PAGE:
Newman focuses on how Philip was mocked by the Roman nobility, how he was a laughing stock in their palaces and suffered as his faith met their cynicism. …This may be the closest to our experience of faith in DC’s daily life. An excerpt from his prayer for patience may sum up today’s lesson well:
“Obtain for me the spirit of fortitude in all the adversities of life. Ah, what need have I of the virtue of patience, since I am frightened at every little trouble, and grow weary under every slight affliction; since I am irritated and resentful under the least contradiction, and do not know that the way to paradise is a way of spiritual afflictions..”
May 22 – On the sixth day of our novena to St. Philip Neri, we consider one of his most attractive qualities, cheerfulness. As usual, we’ll look at three aspects of this trait.
First – As with any virtue, cheerfulness/joy is not a matter of extremes. It exists as the middle way between two vices, in this case despair and what Bacci calls, “buffoonery.” Despair, we understand all too well. Buffoonery is not so much an unrestrained cheerfulness as is is an irrational cheerfulness. Imagine a group of middle school students on a sugar high late at night after a day at the amusement park… and you’ll be in the ballpark for understanding what buffoonery is. Cheerfulness, on the other hand, is reasonable. In the case of St. Philip, Bacci says, it was marked by a certain, “gravity,” or thoughtfulness. This gives cheerfulness longevity and purity so that we need never be ashamed of it.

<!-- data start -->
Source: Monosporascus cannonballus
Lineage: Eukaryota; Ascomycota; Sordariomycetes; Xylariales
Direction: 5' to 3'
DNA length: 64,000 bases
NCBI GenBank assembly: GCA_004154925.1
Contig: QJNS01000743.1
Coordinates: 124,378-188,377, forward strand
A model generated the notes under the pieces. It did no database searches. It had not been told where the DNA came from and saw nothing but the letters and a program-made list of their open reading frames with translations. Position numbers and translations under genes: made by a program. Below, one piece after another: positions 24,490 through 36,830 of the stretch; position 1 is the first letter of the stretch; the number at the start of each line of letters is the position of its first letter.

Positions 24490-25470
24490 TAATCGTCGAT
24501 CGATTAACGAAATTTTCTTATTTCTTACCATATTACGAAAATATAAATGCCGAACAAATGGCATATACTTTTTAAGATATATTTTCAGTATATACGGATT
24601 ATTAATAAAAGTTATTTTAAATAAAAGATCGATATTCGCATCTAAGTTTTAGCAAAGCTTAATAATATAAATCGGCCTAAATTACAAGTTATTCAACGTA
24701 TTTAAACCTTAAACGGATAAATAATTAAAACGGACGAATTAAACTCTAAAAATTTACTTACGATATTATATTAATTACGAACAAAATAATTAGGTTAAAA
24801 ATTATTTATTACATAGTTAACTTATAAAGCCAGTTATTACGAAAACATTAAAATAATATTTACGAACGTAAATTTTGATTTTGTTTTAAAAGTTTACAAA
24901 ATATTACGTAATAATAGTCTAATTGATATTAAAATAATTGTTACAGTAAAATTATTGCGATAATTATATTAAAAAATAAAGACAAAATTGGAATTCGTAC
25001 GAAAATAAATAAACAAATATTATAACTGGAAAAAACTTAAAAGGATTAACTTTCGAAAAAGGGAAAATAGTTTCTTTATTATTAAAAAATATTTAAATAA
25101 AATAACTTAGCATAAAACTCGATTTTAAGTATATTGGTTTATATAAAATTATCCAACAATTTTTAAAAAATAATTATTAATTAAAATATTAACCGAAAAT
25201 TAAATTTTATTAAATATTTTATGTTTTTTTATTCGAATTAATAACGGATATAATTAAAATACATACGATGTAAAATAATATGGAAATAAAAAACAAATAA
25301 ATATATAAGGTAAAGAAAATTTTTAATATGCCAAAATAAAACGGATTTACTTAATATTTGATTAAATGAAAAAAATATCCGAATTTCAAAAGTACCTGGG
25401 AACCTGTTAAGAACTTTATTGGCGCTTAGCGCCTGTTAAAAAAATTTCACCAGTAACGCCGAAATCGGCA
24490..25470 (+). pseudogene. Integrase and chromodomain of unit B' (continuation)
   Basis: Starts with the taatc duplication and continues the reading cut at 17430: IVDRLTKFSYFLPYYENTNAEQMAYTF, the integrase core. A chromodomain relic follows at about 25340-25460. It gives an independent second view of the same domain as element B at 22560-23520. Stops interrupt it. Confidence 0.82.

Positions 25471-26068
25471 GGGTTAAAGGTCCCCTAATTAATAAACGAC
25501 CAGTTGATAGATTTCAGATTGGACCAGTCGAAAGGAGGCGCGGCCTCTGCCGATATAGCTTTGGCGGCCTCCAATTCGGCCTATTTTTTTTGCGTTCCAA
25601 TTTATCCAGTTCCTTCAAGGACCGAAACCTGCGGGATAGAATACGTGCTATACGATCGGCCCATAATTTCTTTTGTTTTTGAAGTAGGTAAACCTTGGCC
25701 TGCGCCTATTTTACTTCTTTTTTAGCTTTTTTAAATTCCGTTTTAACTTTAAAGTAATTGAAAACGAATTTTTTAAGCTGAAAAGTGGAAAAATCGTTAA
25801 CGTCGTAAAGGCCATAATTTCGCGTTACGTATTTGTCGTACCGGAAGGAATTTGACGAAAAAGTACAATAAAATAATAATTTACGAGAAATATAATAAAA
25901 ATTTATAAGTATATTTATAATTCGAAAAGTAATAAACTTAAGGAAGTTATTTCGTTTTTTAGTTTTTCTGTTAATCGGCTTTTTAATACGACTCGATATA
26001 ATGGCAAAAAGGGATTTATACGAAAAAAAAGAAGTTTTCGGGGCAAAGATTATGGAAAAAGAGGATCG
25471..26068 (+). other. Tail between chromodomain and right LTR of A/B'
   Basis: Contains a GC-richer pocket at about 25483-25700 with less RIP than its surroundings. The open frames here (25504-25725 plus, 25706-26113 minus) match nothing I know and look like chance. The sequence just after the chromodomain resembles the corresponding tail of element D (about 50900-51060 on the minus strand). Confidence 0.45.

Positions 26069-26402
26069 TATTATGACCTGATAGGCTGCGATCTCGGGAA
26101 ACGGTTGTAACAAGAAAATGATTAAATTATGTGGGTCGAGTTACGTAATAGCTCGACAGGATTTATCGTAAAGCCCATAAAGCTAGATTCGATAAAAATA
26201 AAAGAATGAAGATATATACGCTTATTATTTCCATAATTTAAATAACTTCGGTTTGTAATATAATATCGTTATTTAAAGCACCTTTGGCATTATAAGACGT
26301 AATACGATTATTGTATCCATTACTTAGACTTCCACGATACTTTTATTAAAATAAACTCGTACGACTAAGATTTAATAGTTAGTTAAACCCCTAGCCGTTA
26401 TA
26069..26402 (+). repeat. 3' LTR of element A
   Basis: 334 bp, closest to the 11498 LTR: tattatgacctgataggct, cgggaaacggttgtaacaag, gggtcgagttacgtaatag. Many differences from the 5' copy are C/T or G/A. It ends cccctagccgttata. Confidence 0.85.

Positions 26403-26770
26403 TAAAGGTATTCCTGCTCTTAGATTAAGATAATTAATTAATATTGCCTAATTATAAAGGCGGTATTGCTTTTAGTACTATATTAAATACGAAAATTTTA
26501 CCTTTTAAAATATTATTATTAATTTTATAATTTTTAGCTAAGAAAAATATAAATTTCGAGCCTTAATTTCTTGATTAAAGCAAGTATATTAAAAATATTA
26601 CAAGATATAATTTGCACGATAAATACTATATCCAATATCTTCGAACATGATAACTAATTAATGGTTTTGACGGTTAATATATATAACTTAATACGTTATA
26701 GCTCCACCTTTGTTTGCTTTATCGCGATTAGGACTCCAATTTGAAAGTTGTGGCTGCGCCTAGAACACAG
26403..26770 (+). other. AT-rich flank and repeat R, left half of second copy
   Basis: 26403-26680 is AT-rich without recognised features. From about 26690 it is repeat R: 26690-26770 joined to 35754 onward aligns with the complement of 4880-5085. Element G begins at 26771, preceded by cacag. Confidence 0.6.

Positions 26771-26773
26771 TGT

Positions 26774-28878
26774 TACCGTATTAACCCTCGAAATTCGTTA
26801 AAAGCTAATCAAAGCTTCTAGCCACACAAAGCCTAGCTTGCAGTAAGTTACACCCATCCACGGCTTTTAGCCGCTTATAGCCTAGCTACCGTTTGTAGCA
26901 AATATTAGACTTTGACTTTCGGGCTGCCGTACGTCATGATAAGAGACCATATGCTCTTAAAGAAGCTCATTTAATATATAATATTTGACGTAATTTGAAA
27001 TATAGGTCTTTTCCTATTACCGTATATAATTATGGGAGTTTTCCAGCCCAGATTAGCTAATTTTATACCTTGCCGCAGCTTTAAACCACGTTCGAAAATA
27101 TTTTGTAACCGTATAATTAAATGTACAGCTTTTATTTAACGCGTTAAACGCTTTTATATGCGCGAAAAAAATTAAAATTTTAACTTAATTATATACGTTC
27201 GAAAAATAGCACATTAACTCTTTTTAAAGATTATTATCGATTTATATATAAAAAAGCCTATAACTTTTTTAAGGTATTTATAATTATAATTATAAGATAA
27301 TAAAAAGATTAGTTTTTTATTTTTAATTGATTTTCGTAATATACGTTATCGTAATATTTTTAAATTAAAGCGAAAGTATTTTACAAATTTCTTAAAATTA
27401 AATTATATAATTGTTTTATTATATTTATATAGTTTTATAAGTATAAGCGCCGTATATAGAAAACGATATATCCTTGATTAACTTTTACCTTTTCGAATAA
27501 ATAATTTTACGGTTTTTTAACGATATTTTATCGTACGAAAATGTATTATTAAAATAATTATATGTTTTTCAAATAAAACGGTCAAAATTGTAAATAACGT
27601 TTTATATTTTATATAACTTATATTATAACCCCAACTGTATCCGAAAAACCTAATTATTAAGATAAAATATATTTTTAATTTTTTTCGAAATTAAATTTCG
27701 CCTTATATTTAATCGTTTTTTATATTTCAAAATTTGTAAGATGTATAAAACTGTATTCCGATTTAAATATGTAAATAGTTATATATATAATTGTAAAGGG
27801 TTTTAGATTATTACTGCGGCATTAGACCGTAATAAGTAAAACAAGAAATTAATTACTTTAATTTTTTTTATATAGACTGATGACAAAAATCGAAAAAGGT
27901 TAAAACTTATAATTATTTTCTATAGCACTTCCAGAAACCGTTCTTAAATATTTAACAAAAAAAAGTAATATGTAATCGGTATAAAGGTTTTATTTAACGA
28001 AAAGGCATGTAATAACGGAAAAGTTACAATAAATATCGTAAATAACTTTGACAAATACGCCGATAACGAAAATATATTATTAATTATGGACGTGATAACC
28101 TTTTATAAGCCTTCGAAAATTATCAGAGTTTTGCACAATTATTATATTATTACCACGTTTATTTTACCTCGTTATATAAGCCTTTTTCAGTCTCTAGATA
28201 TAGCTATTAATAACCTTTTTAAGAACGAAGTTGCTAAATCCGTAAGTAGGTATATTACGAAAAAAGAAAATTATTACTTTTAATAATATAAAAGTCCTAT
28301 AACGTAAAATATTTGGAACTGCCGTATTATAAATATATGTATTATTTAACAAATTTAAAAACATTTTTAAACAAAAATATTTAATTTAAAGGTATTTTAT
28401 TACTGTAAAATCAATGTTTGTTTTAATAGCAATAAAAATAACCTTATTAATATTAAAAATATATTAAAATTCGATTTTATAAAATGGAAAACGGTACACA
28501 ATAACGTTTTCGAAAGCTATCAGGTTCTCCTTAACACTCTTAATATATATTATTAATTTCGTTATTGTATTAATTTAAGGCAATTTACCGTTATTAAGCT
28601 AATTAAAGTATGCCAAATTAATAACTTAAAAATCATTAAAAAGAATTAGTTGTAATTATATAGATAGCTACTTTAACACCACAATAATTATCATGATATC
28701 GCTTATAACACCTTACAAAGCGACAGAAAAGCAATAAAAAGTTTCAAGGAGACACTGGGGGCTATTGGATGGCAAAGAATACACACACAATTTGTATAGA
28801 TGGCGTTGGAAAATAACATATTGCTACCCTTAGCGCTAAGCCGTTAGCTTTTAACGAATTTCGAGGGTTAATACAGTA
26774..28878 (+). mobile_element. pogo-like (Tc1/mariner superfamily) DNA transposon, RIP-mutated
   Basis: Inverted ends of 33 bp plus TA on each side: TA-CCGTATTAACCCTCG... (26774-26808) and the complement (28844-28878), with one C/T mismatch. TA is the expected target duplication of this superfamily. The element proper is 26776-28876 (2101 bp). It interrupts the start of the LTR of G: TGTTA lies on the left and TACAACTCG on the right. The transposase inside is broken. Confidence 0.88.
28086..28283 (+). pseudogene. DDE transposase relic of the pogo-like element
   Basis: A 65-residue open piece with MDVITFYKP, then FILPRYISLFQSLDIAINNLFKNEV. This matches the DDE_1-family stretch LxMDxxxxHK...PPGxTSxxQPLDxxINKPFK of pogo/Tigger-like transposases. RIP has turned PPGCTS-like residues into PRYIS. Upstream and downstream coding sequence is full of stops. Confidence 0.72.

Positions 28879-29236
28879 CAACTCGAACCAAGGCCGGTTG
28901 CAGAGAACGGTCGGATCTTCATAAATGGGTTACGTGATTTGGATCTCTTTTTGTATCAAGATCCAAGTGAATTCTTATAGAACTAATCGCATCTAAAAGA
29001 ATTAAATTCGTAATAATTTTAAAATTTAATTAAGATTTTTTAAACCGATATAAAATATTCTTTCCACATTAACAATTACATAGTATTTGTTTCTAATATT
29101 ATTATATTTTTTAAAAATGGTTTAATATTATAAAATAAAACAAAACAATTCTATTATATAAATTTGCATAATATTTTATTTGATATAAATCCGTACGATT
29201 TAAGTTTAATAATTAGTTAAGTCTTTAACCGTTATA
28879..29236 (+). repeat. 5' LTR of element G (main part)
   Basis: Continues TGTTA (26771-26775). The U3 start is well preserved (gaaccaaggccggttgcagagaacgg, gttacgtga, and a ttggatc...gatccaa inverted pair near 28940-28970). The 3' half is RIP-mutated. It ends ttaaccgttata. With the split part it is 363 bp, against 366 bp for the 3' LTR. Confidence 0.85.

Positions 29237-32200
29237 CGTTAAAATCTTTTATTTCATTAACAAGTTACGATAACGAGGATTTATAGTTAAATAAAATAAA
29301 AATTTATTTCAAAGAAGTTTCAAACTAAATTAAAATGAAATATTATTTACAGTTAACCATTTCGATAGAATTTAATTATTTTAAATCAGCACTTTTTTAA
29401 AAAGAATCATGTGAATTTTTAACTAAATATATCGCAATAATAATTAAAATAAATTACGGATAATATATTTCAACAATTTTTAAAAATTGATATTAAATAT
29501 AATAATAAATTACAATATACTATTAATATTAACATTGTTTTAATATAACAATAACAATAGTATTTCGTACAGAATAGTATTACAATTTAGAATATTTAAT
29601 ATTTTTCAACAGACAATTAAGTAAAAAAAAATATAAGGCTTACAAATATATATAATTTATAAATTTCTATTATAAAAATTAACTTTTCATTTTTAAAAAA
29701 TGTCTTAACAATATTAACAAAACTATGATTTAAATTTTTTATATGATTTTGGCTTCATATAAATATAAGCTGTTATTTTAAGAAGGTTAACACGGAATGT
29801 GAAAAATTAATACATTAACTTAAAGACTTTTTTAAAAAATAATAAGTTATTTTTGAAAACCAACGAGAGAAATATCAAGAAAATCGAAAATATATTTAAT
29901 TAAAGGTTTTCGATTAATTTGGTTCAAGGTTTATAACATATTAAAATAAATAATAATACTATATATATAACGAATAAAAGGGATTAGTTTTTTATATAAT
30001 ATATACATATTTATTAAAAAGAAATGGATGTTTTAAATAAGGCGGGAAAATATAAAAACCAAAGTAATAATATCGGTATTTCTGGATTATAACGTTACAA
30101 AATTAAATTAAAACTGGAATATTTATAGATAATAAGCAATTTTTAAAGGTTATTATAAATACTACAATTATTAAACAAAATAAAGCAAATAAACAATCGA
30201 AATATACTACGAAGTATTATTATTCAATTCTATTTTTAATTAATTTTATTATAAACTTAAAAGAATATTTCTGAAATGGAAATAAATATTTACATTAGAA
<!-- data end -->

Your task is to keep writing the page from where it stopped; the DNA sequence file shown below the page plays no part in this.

Corollary to this, St. Philip’s cheerfulness was an evangelical tool of his Love. It was always sincere, but not always spontaneous. Sometimes, we can be sure from his biographies, it was a chosen response to great sadness. Philip often said that gloom is contrary to religion and to the Gospel. If we want to spread the Gospel in city culture, we need, sometimes to choose cheerfulness even when we don’t necessarily feel it. To this end, we might adopt a lesson from one of Philip’s favorite books, The Life of Blessed Giovanni Colombini by, Feo Belcari:
“It is my opinion that virtues are failing because we fail to speak enough of God, for I have seen an known that, as a natural consequence, the heart feels what the tongue utters; so he whose talk is of the world, grows lukewarm and worldly; he who speaks of Christ thinks of Christ.”